How did you spend your weekend? At the beach or the pool? Perhaps you hosted a barbeque. Or maybe you spent it sleeping on the floor of a professional sports arena next to a few thousand strangers. If you participated in the 2015 PennApps Hackathon, that’s exactly how you would have spent your time.
Over Labor Day weekend, 1,700 students from across the world converged on Philadelphia for a 36-hour innovation competition. Representing 147 universities, 24 states and 11 counties, these students —aka hackers—were prepared to spend two-straight days ideating, innovating, learning, and camping inside the Wells Fargo Center. With an opportunity to showcase their skills by hacking in categories such as health care, education, government, and sports and entertainment, thousands of qualified, interested students applied to participate for a chance to build the best hardware and software, and win more than $60,000 in prizes.
PennApps was founded in 2009 and was the nation’s first-ever student-run Hackathon, drawing only 17 student teams for a then week-long event. Now, seven years later at the 2015 event, judges received more than 350 submissions, making this the largest Hackathon in PennApps history. And, in the second year with health care-specific judging, more than 60 health hacks were entered.
“We really didn’t have a specific health care category in the past, but we found that students were becoming more interested in hacking the health care industry,” said Linda Zhou, vice president of events for Penn HealthX, a community of Perelman School of Medicine (PSOM) students interested in health care innovation. “Having nearly 20 percent of this year’s hacks be health care-specific really tells you something about where this generation is looking to make an impact.”
In fact, many of this year’s health hacks were named winners at the PennApps Hackathon. ‘Pocket Lab,’ a diagnostic tool kit which uses an iPhone and small attachments, such as a hand held centrifuge and a mobile microscope, to allow physicians to perform various blood tests without readily available equipment, received the award for ‘Hottest Health Hack.’ ‘HeadsUp,’ a pair of cardboard goggles that use PlayStation eye cameras to track a patient's eye movements in response to stimuli as a way to more quickly diagnosis a concussion, was named ‘Best Sports and Entertainment Technology Hack,’ as well as ‘Most Innovative Embedded Application.’ And ‘Find My Health,’ a mobile app that helps those find and select the best hospitals and medical care facilities by evaluating their condition, proximity, a facility’s estimated wait-time, and quality of care, received the ‘Best Social Innovation: Building Something that Matters’ hack.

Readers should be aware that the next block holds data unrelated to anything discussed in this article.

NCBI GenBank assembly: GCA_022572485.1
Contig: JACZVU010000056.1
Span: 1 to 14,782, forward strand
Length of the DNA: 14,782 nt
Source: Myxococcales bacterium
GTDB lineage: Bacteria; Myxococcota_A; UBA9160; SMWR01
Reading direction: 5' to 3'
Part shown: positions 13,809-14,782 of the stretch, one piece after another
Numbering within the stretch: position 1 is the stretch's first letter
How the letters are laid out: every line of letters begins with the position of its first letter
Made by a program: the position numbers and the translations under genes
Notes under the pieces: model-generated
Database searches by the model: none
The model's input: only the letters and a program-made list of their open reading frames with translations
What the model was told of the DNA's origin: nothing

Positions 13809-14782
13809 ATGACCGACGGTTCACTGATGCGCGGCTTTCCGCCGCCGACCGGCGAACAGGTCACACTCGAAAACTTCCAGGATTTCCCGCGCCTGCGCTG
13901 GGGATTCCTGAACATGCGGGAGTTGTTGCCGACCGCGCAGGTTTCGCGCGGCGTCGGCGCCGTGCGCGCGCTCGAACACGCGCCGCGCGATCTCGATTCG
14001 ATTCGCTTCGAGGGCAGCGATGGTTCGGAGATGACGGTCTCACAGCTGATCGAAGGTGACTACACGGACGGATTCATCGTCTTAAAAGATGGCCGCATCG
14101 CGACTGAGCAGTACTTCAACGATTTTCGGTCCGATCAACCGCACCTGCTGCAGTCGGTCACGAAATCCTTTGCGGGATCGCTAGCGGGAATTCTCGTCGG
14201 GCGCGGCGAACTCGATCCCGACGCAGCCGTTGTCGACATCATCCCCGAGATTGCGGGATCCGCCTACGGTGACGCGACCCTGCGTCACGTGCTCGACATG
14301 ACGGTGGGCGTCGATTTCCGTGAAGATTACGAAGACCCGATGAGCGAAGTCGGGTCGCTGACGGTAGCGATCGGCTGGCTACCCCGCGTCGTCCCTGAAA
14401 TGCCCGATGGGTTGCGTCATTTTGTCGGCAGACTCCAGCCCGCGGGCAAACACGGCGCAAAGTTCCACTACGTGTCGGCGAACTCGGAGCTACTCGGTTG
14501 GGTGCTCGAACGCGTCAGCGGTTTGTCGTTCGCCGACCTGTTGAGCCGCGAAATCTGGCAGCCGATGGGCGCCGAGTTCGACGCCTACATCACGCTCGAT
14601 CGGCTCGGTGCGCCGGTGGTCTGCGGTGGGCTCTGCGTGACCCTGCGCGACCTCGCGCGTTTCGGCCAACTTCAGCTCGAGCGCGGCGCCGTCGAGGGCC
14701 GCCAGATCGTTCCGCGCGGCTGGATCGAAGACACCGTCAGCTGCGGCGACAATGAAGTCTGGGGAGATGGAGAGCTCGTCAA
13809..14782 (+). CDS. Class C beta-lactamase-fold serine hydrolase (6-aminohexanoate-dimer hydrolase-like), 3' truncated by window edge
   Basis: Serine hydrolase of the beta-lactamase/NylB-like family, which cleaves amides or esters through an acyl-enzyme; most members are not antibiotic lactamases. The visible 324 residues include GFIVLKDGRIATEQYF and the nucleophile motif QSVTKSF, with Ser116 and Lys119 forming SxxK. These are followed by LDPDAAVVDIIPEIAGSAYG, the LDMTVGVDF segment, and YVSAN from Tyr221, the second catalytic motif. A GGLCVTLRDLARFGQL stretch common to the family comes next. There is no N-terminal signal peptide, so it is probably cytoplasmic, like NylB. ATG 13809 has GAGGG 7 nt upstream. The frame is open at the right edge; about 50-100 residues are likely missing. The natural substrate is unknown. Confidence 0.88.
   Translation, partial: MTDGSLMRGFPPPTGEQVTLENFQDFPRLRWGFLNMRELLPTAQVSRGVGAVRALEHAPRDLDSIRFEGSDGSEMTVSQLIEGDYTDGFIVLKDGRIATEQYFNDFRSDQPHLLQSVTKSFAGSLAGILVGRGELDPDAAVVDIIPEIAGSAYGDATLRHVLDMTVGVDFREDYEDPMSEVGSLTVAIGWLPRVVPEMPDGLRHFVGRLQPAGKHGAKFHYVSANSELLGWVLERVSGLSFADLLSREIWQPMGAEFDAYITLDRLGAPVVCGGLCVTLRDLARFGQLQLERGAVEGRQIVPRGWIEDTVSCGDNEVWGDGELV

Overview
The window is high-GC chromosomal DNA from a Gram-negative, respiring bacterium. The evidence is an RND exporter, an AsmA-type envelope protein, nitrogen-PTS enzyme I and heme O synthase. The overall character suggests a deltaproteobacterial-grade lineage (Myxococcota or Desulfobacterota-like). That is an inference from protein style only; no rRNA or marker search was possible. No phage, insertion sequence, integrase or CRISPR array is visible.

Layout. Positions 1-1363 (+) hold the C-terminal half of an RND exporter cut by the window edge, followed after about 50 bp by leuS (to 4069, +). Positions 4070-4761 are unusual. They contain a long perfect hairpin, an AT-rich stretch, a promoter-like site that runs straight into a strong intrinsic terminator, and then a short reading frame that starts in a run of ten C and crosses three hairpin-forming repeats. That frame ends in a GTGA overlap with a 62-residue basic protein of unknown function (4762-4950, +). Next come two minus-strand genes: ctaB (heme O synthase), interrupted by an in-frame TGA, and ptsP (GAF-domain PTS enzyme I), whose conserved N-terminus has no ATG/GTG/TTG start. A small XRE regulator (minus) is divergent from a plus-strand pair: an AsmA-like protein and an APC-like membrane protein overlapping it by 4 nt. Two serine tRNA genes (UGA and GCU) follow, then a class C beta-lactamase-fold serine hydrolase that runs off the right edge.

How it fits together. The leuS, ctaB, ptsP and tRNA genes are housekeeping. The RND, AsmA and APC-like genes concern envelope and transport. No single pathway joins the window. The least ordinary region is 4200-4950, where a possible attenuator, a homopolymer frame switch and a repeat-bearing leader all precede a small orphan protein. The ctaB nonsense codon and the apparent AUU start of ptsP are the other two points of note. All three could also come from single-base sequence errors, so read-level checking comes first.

These winning college and high school students really put their minds to the test, and in some cases, they tapped into the minds of others for help.
Despite being accepted into the Hackathon and being prepared with innovative, problem-solving ideas, 36 hour is still a very a short time actually execute. And many came to Philadelphia without all of the answers, something PennApps was certainly prepared for. Assembling a panel of mentors, from physicians to data scientist to engineers, hackers had direct access to industry innovations for the opportunity to pick their brains and solicit advice on their hacks.
One mentor, David Do, MD, a neurology resident in the Hospital of the University of Pennsylvania said “many of the hackers asked about the usability of their ideas, specifically relating to health care.” In fact, Do spent some time with the makers of Pocket Lab, and noted “their questions centered on whether or not there was a clinical utility behind an app that could help analyze blood samples with an iPhone and inexpensive lens.”
Other Hackathon mentors from Penn Medicine included Cory Chivers, data scientist, Michael Draugelis, chief data scientist, Damien Leri, software engineer at the Penn Medicine Center for Health Care Innovation, Lina Axanova, associate director of the Penn Center for Innovation PSOM Licensing Group, Mauricio Novelo, project manager at the PSOM, Marion Leary, MPH MSN RN, assistant director of clinical research in the Center for Resuscitation Science, and David Lindsay, medical and doctoral student at PSOM.
Do added that there are still some pressing issues in health care that need to be explored further by these hackers, such as patient education, communication, continuity, and value, noting that many hacks use the latest gadgets, cloud computing, virtual reality, and artificial intelligence, which are not always practical in the health care industry. He recommends that for future advice, hackers look to those health care professionals who may someday be using these hacks on the job.
So with many health care issues yet to be hacked, perhaps the key for the next group of winning hackers lies within bringing a medical student to the team.